SVP 2018: Stages in the origin of avian flight

Hartman, Mortimer and Lovelace 2018
reconstruct the origin of avian flight in a series of stages:

  1. Acquisition of theropod characters unrelated to avian flight, including bipedalism, three fingered hands, a furcula, and filamentous epidermal structures.
  2. Acquisition of characters directly exapted for flight such as enlarged forelimbs, pennaceous feathers on the forelimbs and tail, increased angle between scapula and distal coracoid, and laterally facing glenoid fossae.
  3. Characters acquired due to aerial locomotion, including tertial feathers, expansion of the flight stroke and associated muscles, and in more derived taxa an alula and reduction of the distal caudal series to a pygostyle.
  4. Characters associated with higher endurance crown avian-style flight including enlarged keeled sterna, hinged sternal ribs, loss of gastralia, and well-developed caudal air sacs.
Figure 1. Xiaotingia, the proximal outgroup to the Thermopolis specimen of Solnhofen birds, the basalmost bird.

Figure 1. Xiaotingia, the proximal outgroup to the Thermopolis specimen of Solnhofen birds, the basalmost bird.

Based on the outgroup taxon, Xiaotingia
(Fig. 1) and the basalmost Solnhofen bird, the Thermopolis specimen, missing from the above list of traits are:

  1. phylogenetic miniaturization
  2. more gracile bones overall
  3. a smaller skull
  4. a more gracile neck
  5. a longer tail
  6. an elongate coronoid, which signals the start of flapping
  7. a larger olecranon process
  8. avian-style wrist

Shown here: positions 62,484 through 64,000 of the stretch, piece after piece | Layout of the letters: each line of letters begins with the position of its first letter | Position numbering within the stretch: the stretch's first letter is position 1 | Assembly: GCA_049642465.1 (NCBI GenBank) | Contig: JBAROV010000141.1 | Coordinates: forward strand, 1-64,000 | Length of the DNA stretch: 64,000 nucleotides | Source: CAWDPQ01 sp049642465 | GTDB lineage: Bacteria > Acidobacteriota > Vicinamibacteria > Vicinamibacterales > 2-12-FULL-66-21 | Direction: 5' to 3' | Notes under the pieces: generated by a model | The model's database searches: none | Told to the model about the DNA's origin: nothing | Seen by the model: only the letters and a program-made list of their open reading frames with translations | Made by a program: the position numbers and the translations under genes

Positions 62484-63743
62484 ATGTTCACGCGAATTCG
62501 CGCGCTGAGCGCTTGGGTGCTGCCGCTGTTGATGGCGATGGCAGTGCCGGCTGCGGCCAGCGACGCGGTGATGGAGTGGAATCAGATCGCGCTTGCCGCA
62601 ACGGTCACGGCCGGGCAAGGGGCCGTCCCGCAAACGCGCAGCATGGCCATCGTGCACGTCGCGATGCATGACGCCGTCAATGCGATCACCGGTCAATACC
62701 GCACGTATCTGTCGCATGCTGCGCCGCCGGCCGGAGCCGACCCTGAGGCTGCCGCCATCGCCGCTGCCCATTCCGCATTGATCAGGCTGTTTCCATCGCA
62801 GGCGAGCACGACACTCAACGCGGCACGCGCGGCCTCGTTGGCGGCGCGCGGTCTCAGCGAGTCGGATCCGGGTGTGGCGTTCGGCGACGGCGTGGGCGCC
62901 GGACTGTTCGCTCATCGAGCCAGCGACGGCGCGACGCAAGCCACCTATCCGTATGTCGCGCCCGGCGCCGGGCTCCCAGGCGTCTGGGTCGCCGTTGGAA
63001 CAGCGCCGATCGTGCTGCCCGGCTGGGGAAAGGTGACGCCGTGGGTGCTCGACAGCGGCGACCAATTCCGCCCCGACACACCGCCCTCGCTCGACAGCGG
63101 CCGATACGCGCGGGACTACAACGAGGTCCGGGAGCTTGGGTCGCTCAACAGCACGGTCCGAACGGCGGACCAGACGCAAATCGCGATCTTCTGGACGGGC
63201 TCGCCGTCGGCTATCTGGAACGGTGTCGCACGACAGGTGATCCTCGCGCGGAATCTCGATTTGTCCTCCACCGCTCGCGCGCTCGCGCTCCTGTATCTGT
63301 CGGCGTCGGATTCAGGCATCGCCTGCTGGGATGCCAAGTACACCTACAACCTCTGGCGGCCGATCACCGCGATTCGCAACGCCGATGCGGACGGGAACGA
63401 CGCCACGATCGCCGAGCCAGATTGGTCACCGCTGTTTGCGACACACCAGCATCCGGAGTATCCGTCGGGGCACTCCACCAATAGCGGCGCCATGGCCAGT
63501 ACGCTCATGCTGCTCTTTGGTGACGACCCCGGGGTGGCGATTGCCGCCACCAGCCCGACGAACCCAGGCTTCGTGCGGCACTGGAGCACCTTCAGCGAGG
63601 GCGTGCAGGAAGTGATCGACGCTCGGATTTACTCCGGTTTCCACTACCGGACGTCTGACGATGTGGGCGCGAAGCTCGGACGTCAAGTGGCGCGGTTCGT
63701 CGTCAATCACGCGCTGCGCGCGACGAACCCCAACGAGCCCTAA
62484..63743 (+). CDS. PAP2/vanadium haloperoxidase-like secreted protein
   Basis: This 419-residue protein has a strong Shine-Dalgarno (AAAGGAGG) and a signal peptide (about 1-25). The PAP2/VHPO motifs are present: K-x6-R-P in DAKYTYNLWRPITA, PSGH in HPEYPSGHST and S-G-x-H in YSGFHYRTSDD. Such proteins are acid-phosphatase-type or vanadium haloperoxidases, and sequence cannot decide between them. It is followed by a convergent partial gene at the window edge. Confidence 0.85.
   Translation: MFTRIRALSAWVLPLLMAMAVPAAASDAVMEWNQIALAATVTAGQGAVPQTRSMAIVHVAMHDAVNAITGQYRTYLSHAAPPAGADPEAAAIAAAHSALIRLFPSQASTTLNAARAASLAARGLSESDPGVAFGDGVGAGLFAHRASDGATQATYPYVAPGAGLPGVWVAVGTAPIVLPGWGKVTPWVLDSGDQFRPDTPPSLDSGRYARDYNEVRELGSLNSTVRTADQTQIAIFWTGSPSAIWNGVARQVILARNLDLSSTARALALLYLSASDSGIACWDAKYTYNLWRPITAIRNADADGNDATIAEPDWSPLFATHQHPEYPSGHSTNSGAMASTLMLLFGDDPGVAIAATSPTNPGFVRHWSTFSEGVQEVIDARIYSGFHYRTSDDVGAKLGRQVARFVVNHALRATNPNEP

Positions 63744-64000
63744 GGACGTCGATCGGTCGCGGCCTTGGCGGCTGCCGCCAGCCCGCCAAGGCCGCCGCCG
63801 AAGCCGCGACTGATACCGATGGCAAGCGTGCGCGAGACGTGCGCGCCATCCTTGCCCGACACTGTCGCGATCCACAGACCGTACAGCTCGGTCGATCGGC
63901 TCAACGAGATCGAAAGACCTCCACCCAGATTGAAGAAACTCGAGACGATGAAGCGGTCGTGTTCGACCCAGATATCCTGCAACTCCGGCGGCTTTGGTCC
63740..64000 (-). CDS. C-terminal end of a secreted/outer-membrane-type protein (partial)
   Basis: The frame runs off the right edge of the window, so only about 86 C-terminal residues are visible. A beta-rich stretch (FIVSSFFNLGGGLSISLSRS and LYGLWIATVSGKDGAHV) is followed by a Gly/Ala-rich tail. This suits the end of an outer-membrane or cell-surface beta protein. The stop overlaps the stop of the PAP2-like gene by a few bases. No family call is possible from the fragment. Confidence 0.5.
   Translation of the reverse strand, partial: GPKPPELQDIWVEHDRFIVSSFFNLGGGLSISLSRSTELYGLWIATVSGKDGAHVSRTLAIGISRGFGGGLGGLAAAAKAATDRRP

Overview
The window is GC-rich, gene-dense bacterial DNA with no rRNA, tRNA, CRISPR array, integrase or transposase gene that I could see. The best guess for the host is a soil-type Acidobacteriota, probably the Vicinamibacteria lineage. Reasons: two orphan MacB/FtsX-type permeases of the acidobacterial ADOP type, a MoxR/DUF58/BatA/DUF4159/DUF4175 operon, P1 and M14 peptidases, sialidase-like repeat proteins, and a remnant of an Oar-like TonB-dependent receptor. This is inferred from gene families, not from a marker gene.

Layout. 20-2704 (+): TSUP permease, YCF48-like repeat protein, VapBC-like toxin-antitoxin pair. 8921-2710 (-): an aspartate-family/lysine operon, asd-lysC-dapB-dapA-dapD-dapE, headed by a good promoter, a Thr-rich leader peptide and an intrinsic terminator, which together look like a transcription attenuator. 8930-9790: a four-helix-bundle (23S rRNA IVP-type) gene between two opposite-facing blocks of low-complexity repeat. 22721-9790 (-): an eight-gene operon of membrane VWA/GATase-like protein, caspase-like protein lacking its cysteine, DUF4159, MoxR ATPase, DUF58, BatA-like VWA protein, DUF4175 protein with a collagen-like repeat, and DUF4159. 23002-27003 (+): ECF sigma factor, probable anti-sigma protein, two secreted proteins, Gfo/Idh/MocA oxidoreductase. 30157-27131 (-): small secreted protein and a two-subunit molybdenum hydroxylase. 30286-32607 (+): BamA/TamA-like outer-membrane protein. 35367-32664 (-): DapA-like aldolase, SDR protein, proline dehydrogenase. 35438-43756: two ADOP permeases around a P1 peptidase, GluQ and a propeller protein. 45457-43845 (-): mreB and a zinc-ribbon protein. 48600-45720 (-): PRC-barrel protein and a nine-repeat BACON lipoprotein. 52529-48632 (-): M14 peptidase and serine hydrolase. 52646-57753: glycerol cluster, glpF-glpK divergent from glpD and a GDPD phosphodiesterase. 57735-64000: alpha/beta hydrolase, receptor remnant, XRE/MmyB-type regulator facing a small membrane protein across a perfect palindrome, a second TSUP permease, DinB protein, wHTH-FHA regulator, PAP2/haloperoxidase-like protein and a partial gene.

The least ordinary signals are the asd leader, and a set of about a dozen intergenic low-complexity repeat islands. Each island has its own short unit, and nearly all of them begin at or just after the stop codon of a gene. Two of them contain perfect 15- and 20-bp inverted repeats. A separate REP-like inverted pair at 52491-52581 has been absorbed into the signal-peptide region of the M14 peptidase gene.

9. a more robust retro pedal digit 1 with a larger ungual

Hartman, Mortimer and Lovelace conclude:
“Stage 2 taxa with small body size and enlarged forelimbs may have utilized wing assisted incline running (WAIR) to access trees despite lacking unambiguously arboreal characters, breaking the ground-up/trees-down dichotomy.” Yes, but this seems like old news as Ken Dial published the same conclusion in 2003. Where in the author’s list is the elongate coracoid common to all flapping tetrapods? …and found in non-avian convergent micro raptors and sinornithosaurs?

…and the authors continue:
“Several Stage 2 taxa independently approached Stage 3 conditions, including some
microraptorians, Rahonavis, Archaeopteryx and scansoriopterygids; this suggests that
WAIR enabled several parallel experiments with aerial locomotion.” Good points first noted in the LRT, except that scansoriopterygids are birds when more Solnhofen birds are added to the taxon list. (Need to consider all Solnhofen birds as taxa, not just have one and label it Archaeopteryx). T-rex ancestor, Zhenyuanlong might also be added to this list, given its large wing feathers.

References
Dial KP 2003. Wing-assisted incline running and the evolution of flight.  Science 299:402-404.
Hartman S, Mortimer M and Lovelace DM 2018. A testable macroevolutionary framework for character acquisition in the origin of avian flight. SVP abstracts.

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